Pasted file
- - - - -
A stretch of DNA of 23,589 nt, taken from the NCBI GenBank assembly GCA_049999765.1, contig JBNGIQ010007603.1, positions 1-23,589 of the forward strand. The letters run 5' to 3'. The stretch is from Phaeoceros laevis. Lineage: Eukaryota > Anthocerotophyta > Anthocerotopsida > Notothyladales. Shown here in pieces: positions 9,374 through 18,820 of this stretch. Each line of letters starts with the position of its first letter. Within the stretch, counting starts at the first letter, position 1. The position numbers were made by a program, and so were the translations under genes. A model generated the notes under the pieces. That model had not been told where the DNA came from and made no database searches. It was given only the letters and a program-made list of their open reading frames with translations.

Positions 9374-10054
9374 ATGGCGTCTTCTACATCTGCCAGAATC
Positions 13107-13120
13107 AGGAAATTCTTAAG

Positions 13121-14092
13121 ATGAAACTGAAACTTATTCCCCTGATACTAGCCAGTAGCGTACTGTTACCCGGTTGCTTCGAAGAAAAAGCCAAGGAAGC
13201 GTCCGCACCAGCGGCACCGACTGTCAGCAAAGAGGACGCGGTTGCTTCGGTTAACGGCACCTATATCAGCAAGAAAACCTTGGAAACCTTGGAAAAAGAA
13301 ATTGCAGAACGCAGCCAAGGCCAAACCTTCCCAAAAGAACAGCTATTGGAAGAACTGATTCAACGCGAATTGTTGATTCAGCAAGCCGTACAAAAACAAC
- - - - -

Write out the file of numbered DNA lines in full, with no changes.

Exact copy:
A stretch of DNA of 23,589 nt, taken from the NCBI GenBank assembly GCA_049999765.1, contig JBNGIQ010007603.1, positions 1-23,589 of the forward strand. The letters run 5' to 3'. The stretch is from Phaeoceros laevis. Lineage: Eukaryota > Anthocerotophyta > Anthocerotopsida > Notothyladales. Shown here in pieces: positions 9,374 through 18,820 of this stretch. Each line of letters starts with the position of its first letter. Within the stretch, counting starts at the first letter, position 1. The position numbers were made by a program, and so were the translations under genes. A model generated the notes under the pieces. That model had not been told where the DNA came from and made no database searches. It was given only the letters and a program-made list of their open reading frames with translations.

Positions 9374-10054
9374 ATGGCGTCTTCTACATCTGCCAGAATC
Positions 13107-13120
13107 AGGAAATTCTTAAG

Positions 13121-14092
13121 ATGAAACTGAAACTTATTCCCCTGATACTAGCCAGTAGCGTACTGTTACCCGGTTGCTTCGAAGAAAAAGCCAAGGAAGC
13201 GTCCGCACCAGCGGCACCGACTGTCAGCAAAGAGGACGCGGTTGCTTCGGTTAACGGCACCTATATCAGCAAGAAAACCTTGGAAACCTTGGAAAAAGAA
13301 ATTGCAGAACGCAGCCAAGGCCAAACCTTCCCAAAAGAACAGCTATTGGAAGAACTGATTCAACGCGAATTGTTGATTCAGCAAGCCGTACAAAAACAAC